Nova Scotia

Firefighter asked about oral sex wants inquiry, but government says no

A firefighter who says her 18-year career was plagued by sexual harassment is demanding that Halifax Regional Municipality step up to resolve discrimination cases that drag out for years.

Kathy Symington says male firefighters harassed her for years and union, human rights commission did nothing

Kathy Symington says lawyer fees alone can ruin someone trying to fight harassment at work. (CBC)
A firefighter who says her 18-year career was plagued by sexual harassment is demanding that Halifax Regional Municipality step up to resolve discrimination cases like hers that drag on for years.

Kathy Symington has collected 1,400 pages documenting her sexual harassment case against Halifax Regional Fire and Emergency. She said the harassment began in 2000.

"Lots of rude comments, derogatory comments," she told CBC News. "Do you like oral sex? What's your favourite sexual position? Things that are very inappropriate."

Car vandalized 3 times

Her car was vandalized three times. She suspects the man who asked her about sex also damaged her car.

Kathy Symington began her 18-year firefighting career in 1997. (Submitted by Kathy Symington)

Symington said once she spoke up, rumours started circulating that she was "crazy" and lying. On one occasion, she says her managers told her she was booked for a physical. She arrived to find out it was an appointment with a psychologist, one of many "traps" she says her male colleagues set for her.

She went to the Nova Scotia Human Rights Commission, but says they minimized her complaint and ultimately did nothing.

"I don't know what constitutes discrimination [for them]," she said. "These are discriminatory actions and need to be dealt with immediately."

Union wouldn't help her

She said she spoke to her union, the Halifax Professional Firefighters Association (International Association of Firefighters Local 268), but they would not help her. She said they worked with her accuser, but not her.

Symington was a firefighter beginning in 1997 for 18 years.

Kathy Symington has accumulated hundreds of documents about the harassment she says she faced as a firefighter. (CBC)

In December, Halifax fire Chief Ken Stuebing admitted women were discriminated against at work, but said no men would face discipline and did not apologize to Symington.

"Halifax Fire admitted to systemic gender discrimination. I don't see how it doesn't include me but, up until now, apparently it doesn't," she said.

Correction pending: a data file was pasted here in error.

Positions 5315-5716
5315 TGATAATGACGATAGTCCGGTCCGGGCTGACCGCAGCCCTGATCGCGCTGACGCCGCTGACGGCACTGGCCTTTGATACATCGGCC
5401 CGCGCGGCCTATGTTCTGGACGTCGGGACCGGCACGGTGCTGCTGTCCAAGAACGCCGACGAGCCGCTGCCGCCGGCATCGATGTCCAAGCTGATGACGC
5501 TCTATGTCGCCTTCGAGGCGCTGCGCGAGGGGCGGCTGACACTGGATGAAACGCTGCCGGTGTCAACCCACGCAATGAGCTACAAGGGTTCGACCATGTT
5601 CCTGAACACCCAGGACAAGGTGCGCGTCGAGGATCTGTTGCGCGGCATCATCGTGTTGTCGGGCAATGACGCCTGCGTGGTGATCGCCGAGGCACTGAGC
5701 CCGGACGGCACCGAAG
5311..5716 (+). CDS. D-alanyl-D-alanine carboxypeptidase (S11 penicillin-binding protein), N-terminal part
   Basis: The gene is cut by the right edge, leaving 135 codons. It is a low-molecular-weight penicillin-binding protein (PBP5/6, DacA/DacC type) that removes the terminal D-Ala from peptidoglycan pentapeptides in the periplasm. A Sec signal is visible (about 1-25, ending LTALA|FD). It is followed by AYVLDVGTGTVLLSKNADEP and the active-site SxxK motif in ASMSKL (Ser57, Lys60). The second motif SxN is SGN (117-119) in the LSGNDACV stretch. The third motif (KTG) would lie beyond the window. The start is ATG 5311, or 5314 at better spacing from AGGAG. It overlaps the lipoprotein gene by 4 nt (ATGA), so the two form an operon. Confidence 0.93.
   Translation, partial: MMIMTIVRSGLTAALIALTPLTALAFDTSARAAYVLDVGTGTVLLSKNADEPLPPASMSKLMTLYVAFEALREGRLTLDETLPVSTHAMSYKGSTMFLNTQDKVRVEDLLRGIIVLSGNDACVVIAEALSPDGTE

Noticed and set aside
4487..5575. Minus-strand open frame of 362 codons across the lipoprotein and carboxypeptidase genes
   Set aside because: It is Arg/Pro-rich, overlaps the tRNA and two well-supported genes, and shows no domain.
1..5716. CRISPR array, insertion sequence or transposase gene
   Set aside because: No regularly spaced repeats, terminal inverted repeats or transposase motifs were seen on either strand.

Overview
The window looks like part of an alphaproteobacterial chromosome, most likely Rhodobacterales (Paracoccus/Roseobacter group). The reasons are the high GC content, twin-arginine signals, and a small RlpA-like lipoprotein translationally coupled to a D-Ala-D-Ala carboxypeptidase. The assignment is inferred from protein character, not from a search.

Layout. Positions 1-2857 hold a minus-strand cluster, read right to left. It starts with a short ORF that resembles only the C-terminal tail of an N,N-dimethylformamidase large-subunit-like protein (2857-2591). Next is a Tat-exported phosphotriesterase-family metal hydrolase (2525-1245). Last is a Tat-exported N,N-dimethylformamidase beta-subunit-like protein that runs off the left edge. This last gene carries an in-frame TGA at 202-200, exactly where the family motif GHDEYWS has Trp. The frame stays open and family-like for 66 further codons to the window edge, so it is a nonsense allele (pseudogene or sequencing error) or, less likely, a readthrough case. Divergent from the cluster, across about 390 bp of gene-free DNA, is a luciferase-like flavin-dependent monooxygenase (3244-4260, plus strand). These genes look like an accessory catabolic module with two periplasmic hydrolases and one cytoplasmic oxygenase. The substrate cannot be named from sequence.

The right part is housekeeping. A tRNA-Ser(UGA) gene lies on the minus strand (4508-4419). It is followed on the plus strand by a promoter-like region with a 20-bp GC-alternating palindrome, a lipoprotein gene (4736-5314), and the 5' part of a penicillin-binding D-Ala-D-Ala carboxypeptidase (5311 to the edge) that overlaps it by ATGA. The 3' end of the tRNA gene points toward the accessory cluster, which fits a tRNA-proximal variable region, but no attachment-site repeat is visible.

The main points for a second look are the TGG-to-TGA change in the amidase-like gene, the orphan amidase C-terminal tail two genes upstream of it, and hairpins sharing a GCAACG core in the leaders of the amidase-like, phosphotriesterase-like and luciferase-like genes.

Government dismisses inquiry calls

She said cases like the Metro Transit (now Halifax Transit) supervisor who abused an employee with racist slurs, washroom graffiti and an assault show the problem is widespread in municipal organizations. In May, a group of HRM workers protested anti-black racism they said was common.

"The ignoring, not dealing with it, letting it fester, letting it get to the point where things get really bad," Symington said. "They have no concern with that behaviour going on in the workforce."

Ken Stuebing, fire chief for Halifax Regional Fire and Emergency, sits next to former firefighter Liane Tessier during the December apology. He said none of the men would face any punishment. (Andrew Vaughan/The Canadian Press)

Symington is part of Equity Watch, a group demanding an inquiry into discrimination against city workers and the lengthy wait for complaints to be resolved.

Mark Furey, the minister responsible for the human rights commission, said he won't order an inquiry.

"I don't believe it's necessary. The transformation of the human rights commission is a significant piece of work going forward," he said.
Kathy Symington has a ring to mark her 18-years as a city firefighter, but says years of sexual harassment on the job have taken an emotional toll on her. (Elizabeth Chiu/CBC)

He said it used to take 700 days to resolve a complaint, but that's down to 180 days. Furey said "a couple of topical matters" from the past were in the news lately, but he thinks the commission is doing good work today.

HRM spokesperson Nick Ritcey said the municipality didn't want to talk about the call for an inquiry.

Blacks employed by Halifax say they deal with racial discrimination on the job and are consistently passed over for promotions. (Steve Berry/CBC)